Rotary Alumni
For the purposes of this page, 'Rotary Alumni' refers to those people who have been selected for, and taken part and completed (graduated) involvement with the programmes of Rotary International, the Rotary Foundation and / or programmes run by Rotary Districts.
 
“Your connection to Rotary doesn’t end after your program; it’s just the beginning. You are instantly plugged into a global network of influencers, community and business leaders, people who have immense resources to help you create and foster change throughout your career. So many doors have been opened to me because I’m affiliated with Rotary.”
— Andy Stoll, past Rotary Scholar
 

You are a Rotary International / Foundation alum if you participated in any of the following programs at any time (even if many years ago):

 

Rotary alumni are individuals who have experienced Rotary through various programs, including, but not limited to:

  • Model United Nations Assembly (MUNA)
  • National Science & Technology Forum
  • Rotary Australia & New Zealand Student Exchange (RANZSE)
  • Vocational Training Teams (members and leaders)
  • Group Study Exchange (GSE)
  • Ambassadorial Scholarships

and many others.

 
Added to this are district programmes such as Rotary Youth Programme of Enrichment, Rotary Australia New Zealand Matched Student Exchange and similar.
 
Note that each district has their own information and application processes and contact so please go to the appropriate Rotary District for this.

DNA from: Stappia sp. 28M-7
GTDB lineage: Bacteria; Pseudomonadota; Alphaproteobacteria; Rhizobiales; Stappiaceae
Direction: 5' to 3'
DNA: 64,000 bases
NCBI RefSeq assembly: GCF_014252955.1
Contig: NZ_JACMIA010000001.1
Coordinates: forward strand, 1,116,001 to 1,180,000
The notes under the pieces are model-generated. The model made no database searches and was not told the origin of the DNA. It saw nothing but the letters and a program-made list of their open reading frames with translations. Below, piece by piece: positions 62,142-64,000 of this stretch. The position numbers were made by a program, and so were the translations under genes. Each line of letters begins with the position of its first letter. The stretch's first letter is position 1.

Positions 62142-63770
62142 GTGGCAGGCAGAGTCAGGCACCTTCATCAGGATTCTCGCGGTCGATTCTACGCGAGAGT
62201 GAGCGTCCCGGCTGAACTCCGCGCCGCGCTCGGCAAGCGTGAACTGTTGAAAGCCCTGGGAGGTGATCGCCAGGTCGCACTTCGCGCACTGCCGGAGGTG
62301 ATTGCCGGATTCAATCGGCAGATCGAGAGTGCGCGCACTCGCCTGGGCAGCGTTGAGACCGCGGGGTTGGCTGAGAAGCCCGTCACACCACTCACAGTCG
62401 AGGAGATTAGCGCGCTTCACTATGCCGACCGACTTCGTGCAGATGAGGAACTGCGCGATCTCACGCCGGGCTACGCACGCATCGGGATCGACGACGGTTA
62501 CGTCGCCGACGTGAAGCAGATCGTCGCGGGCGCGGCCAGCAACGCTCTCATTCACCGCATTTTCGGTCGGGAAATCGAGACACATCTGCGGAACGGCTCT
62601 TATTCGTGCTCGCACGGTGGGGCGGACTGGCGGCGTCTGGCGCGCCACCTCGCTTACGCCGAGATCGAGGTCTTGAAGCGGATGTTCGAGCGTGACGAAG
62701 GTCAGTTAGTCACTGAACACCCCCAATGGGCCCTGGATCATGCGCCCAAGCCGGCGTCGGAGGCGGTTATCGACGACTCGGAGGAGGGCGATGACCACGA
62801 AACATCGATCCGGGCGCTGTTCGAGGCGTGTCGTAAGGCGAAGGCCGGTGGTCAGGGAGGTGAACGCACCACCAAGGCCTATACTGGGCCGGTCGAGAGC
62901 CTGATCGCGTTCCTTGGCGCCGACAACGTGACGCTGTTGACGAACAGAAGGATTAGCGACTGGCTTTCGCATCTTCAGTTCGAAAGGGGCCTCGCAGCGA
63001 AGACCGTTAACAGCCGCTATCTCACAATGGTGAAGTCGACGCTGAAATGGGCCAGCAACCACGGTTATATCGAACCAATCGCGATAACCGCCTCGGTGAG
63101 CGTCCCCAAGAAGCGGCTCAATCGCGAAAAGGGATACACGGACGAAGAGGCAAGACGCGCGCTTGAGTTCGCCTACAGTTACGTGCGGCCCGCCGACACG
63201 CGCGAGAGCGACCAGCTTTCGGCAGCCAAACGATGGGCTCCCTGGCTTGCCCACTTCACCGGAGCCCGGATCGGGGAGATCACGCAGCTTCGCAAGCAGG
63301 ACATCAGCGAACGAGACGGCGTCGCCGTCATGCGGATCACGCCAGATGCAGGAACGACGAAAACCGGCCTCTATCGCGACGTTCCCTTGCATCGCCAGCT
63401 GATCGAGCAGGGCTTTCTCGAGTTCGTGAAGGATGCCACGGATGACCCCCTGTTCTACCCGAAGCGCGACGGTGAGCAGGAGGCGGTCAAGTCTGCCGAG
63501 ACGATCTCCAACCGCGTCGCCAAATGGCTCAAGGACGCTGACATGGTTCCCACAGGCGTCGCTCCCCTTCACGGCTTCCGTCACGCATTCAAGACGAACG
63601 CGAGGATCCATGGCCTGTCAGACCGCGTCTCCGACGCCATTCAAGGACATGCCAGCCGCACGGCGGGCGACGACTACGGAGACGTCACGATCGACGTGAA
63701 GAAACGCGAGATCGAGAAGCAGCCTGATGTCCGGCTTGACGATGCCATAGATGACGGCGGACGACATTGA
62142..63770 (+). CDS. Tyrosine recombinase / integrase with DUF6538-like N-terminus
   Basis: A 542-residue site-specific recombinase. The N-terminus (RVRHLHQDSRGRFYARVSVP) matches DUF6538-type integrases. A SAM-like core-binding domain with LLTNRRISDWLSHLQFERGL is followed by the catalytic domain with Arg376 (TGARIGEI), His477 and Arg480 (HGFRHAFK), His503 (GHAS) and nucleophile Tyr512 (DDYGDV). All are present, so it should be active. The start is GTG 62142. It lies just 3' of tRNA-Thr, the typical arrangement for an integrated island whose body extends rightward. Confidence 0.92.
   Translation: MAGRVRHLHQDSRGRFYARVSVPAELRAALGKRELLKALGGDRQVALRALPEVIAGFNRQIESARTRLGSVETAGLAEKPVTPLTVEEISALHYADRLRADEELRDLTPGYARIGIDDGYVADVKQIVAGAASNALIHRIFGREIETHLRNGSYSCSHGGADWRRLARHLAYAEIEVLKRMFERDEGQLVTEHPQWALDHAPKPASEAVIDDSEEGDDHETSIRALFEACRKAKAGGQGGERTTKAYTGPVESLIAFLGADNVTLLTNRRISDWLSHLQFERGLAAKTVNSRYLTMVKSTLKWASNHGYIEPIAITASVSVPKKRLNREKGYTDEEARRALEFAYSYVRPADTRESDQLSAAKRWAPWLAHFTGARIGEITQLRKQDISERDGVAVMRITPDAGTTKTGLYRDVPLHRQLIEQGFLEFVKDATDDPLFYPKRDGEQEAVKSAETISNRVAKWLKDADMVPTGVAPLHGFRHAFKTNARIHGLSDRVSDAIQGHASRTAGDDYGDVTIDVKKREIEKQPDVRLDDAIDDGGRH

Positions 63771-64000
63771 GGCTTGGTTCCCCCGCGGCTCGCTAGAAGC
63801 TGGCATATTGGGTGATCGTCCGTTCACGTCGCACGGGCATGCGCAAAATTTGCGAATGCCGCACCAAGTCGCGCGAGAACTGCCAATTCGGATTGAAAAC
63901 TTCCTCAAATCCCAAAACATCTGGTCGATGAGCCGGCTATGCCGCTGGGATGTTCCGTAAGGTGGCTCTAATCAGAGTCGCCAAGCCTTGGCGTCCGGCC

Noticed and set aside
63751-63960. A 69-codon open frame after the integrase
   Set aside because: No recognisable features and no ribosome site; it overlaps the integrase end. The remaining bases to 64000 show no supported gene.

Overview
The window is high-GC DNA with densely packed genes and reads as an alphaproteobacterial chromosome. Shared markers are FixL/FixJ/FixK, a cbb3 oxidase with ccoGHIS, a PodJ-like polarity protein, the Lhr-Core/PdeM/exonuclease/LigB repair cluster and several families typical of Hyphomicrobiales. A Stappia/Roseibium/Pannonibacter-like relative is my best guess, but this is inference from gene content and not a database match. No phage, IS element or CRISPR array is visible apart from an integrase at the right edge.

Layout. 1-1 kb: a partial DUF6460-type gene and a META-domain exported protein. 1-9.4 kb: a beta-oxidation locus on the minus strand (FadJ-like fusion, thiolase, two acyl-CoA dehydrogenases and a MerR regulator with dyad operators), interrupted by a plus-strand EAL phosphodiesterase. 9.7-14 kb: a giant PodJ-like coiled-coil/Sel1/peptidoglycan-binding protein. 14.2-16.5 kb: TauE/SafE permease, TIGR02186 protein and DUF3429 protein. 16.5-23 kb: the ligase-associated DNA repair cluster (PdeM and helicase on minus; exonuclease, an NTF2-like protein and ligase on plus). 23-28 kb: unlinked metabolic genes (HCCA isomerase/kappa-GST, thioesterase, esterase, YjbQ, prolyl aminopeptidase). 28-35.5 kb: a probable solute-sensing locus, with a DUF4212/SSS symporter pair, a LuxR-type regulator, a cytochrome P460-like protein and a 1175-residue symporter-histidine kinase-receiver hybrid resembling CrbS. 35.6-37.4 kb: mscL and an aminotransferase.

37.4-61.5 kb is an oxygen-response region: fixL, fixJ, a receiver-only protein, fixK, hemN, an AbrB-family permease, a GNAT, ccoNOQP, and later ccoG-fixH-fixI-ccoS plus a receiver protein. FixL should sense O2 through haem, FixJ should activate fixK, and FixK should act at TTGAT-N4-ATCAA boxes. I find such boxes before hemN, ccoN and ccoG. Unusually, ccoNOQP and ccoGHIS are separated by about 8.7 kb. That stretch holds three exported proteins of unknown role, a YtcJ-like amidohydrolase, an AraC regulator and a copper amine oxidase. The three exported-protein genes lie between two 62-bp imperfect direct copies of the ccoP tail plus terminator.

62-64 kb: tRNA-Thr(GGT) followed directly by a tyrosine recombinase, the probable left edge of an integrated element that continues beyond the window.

ALUMNI CAN CONTINUE TO BE INVOLVED
 
You just have to ask.  Alumni can ask Rotary "what next" and Rotary can invite Alumni to continue involvement.  Most districts have Alumni initiatives for the purpose of:
 
  •  Establishing and maintaining a common bond among  alumni
  •  Providing a connection enabling alumni to network with one another and with Rotarians
  •  Linking the vocational interests of alumni with similar interests of Rotarians and other alumni
  •  Providing opportunities for involvement in Rotary educational and humanitarian service projects
  •  Facilitating membership in Rotary clubs, including e-clubs
 
Some examples:
 
  • Rotary Youth Exchange students invited to apply for Rotary Youth Leadership Awards
  • Rotary Youth Leadership Award participants giving back to their sponsoring club by helping with occasional projects
  • Rotary Youth Leadership Award participants invited to join Rotary - this is becoming more common and they are really enjoying being Rotarians
  • Within Rotary membership there are dozens of Rotarians who are former Rotaractors, RYLArians and other Alumni
Obviously further involvement is subject to the criteria for various programmes or membership but Rotary Alumni have a huge advantage for acceptance.
 
"Community service has taught me all kinds of skills and increased my confidence. You go out there and think on your feet, work with others and create something from nothing. That's what life's all about." - Andrew Shue

ROTARY CLUBS ENGAGING ALUMNI
 
One of the easiest ways for clubs to gain new supporters and members is to encourage the participation of Alumni.  This is evidenced if you ask at clubs by the high number of members who are Alumni yet most members are not aware of this.  Additionally the number of Rotary leaders who are Alumni is very high.